In May 2012, the company said it would cut 27,000 positions globally, 9,000 of them in the U.S. By September, that number had grown to 29,000. In an in an SEC filing last month, HP said it has already shed 22,700 workers, though it allowed that the final total could vary by 15 percent. The cuts are expected to be completed by this time next year.
“After 2014, we are not going to do another big restructuring,” Whitman told the analysts. She said the company won’t see revenue growth next year, as previously promised, but that the revenue decline should “stabilize.”
“Fiscal 2014 will be a pivotal year,” she said. “In fiscal 2015, you can still expect to see acceleration, and in fiscal 2016, an industry-leading company.”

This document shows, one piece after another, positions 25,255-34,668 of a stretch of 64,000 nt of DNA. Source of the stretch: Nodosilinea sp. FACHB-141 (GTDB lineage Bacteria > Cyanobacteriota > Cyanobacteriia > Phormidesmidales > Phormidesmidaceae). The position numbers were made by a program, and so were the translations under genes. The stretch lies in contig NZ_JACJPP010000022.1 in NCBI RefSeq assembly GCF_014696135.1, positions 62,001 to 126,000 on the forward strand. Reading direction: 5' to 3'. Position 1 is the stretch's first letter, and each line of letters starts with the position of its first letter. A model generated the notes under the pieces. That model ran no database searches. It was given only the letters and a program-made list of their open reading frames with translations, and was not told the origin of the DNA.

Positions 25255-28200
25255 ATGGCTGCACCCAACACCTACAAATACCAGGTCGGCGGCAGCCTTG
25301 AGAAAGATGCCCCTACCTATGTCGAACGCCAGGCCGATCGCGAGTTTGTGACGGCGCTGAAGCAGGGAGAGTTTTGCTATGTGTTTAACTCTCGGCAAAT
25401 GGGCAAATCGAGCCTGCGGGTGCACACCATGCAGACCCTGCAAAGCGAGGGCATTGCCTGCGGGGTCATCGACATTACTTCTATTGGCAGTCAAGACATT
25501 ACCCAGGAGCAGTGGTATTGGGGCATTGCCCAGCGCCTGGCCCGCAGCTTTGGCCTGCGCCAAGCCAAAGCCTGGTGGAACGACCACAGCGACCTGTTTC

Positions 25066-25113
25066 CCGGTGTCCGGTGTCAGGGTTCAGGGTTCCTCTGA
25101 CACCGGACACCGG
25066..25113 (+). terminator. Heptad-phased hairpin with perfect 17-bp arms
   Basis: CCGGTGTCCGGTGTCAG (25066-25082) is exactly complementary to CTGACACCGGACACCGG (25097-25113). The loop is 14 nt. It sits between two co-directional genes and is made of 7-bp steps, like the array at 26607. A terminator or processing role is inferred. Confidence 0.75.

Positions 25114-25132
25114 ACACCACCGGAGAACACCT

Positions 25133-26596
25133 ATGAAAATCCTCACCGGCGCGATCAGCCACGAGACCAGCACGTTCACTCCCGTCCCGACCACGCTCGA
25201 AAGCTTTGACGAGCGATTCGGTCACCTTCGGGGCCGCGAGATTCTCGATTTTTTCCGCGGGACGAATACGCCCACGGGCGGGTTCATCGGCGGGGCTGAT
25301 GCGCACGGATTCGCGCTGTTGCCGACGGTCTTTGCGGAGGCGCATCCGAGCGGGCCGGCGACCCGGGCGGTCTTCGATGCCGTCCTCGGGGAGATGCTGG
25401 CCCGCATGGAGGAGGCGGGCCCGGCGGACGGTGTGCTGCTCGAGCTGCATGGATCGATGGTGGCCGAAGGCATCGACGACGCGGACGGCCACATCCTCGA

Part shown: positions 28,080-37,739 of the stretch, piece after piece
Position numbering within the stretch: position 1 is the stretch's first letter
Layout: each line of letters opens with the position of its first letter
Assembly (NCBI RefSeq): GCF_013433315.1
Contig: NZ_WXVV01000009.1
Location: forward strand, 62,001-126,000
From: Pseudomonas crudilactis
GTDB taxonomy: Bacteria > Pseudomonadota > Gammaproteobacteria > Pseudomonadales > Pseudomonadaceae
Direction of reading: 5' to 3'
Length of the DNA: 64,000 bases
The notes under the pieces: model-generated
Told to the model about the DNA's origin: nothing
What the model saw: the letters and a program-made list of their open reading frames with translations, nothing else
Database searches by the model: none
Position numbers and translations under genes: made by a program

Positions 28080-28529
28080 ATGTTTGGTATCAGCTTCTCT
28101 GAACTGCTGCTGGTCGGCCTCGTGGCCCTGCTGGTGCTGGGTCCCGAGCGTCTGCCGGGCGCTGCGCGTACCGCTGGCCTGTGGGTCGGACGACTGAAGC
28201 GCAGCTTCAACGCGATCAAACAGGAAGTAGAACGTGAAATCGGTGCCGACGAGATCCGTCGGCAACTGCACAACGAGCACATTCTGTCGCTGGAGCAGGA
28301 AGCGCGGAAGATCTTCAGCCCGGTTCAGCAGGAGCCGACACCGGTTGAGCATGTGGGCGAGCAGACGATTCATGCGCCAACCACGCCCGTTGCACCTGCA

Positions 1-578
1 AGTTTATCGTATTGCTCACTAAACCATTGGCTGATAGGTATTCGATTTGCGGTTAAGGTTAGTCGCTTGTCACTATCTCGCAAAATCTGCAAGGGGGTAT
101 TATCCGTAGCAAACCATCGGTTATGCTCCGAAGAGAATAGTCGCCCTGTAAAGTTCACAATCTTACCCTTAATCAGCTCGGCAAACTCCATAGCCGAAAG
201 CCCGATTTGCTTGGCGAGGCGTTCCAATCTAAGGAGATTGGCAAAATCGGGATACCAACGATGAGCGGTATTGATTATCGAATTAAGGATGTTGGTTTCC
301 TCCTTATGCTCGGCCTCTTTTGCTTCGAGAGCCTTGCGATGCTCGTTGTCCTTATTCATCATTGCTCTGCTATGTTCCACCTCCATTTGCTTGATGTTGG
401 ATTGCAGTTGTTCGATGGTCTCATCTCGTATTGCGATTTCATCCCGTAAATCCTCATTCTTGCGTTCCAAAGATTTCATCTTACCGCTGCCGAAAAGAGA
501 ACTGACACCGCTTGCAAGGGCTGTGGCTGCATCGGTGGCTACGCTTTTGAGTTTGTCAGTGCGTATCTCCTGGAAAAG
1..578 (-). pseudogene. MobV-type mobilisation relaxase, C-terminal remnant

Some analysts were pleased with Whitman’s focus on growing lines of business — networking, servers and software – as the market declines for its traditional strengths — PCs and printers. However, others wonder whether Whitman can pull the company’s disparate product lines together.
Whitman remains upbeat. “We are managing a portfolio of businesses that, when managed properly, will position HP well into the future,” she said.